In addition to bilateral meetings with notifying parties and interested third parties, the Commission makes provision for triangular meetings where it is able to hear their views in a single forum (although such meetings are rare in practice). Triangular meetings are voluntary and would take place where the Commission has received conflicting views on the affected markets or the competitive effects of the concentration.
The involvement of third parties continues in Phase II proceedings and the Commission will send a more detailed questionnaire requesting additional information on the affected markets. Third parties may also be provided with a non-confidential version of the SO, in order to enable them to submit their views on the Commission’s preliminary conclusions. In addition, third parties, in particular complainants, may be invited to attend the oral hearing (if the notifying party/ies choose(s) to request one).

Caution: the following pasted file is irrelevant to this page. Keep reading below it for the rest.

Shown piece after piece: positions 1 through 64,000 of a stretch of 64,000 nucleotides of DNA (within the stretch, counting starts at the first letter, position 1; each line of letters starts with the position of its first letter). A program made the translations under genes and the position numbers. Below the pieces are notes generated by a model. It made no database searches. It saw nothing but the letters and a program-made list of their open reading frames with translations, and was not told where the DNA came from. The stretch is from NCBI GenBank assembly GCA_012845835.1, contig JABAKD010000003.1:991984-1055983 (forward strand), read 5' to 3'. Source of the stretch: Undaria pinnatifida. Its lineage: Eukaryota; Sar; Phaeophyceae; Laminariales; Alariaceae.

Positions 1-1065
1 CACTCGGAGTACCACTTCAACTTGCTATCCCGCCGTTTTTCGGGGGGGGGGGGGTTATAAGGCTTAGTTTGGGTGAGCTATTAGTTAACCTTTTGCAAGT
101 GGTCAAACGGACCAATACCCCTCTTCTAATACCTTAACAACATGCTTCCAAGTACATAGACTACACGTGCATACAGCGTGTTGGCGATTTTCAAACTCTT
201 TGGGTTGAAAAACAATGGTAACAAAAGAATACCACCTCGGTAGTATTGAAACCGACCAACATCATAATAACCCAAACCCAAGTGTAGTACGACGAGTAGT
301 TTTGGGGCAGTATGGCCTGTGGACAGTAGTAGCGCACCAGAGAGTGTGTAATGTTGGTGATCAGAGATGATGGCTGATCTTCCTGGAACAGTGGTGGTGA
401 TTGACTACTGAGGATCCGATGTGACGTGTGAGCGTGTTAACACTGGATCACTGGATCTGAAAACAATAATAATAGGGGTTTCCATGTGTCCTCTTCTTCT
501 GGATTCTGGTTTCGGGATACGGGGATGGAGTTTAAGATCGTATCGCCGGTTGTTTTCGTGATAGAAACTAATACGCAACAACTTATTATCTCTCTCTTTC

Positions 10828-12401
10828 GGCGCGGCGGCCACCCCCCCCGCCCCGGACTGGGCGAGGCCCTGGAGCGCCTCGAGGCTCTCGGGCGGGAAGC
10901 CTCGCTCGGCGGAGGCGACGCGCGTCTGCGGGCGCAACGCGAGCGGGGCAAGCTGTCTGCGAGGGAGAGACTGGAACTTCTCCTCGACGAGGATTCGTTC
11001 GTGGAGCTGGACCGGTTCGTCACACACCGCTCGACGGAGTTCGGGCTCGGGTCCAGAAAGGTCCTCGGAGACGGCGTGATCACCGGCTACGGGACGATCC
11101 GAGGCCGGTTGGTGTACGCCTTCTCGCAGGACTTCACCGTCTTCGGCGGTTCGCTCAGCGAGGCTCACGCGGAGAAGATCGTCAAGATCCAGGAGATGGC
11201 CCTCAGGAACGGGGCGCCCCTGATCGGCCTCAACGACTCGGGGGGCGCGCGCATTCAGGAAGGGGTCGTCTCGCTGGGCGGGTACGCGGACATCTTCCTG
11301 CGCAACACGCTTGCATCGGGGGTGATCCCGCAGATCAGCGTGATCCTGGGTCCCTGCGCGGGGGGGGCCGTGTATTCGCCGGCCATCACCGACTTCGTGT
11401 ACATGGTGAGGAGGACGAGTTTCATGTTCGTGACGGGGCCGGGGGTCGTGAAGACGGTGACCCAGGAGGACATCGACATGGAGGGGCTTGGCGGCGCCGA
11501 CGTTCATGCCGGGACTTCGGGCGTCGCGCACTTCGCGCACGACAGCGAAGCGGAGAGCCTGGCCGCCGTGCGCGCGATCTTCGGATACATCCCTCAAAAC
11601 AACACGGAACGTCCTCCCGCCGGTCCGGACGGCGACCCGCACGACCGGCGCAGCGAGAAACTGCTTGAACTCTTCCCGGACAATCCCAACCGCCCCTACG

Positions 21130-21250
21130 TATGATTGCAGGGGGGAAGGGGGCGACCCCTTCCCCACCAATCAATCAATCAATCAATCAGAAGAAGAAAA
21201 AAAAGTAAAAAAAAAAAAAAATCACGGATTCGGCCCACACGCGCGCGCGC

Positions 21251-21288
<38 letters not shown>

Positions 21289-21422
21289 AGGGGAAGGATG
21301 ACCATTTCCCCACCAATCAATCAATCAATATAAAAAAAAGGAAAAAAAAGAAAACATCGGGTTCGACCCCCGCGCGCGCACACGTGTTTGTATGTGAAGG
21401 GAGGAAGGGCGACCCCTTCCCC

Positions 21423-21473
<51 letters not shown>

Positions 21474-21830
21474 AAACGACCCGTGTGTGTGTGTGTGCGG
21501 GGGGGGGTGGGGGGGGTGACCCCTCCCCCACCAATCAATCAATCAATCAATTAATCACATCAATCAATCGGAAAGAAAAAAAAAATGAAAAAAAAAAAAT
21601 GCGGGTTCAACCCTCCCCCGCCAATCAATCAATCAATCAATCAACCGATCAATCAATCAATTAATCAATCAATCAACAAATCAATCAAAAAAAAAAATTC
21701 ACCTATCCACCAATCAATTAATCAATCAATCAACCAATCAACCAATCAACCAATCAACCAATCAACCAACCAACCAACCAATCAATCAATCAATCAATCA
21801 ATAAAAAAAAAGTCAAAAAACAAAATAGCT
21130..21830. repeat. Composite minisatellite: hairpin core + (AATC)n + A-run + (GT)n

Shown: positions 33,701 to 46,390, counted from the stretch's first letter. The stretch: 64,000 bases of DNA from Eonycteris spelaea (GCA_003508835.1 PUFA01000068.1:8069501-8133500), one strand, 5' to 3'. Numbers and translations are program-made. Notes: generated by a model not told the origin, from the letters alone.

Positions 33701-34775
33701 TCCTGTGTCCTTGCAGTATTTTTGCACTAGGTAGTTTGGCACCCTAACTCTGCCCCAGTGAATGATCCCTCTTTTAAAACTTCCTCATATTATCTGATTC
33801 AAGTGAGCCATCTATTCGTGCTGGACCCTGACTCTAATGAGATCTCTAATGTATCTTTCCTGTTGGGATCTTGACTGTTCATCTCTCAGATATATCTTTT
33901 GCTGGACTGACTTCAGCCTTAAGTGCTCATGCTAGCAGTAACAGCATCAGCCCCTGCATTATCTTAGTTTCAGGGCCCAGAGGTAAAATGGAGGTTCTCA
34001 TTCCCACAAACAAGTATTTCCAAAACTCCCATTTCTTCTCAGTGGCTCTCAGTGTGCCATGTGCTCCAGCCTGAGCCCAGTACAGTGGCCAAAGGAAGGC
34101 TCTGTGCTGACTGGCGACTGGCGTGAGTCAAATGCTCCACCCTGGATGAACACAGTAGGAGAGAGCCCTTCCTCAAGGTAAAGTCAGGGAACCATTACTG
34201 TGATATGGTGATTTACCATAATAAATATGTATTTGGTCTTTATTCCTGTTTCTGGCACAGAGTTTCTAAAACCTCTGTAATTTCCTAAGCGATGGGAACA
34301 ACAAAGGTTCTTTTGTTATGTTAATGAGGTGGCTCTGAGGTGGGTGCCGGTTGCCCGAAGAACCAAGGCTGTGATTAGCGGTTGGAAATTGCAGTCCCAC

The Commission will market test the adequacy of commitments (ie, remedies) proposed by the notifying parties. As part of the market test, interested third parties – ie, market participants identified in the notification and third parties that successfully applied to be heard – will be sent a non-confidential summary of the commitments together with a questionnaire. Unlike the market investigation in Phase I, the market testing of commitments is not a public process and the Commission does not publish a notice in the Official Journal.
The non-confidential notice of the concentration that is published in the Official Journal of the EU will contain a description of the parties and the nature of the concentration. Notifying parties are required to provide a draft notice as part of the Form CO.
There has been a strong push towards antitrust convergence across the globe in order to avoid divergent outcomes. To that end, co-operation between the Commission and competition authorities in other jurisdictions has become an increasingly prominent feature of EUMR reviews involving cross-border transactions.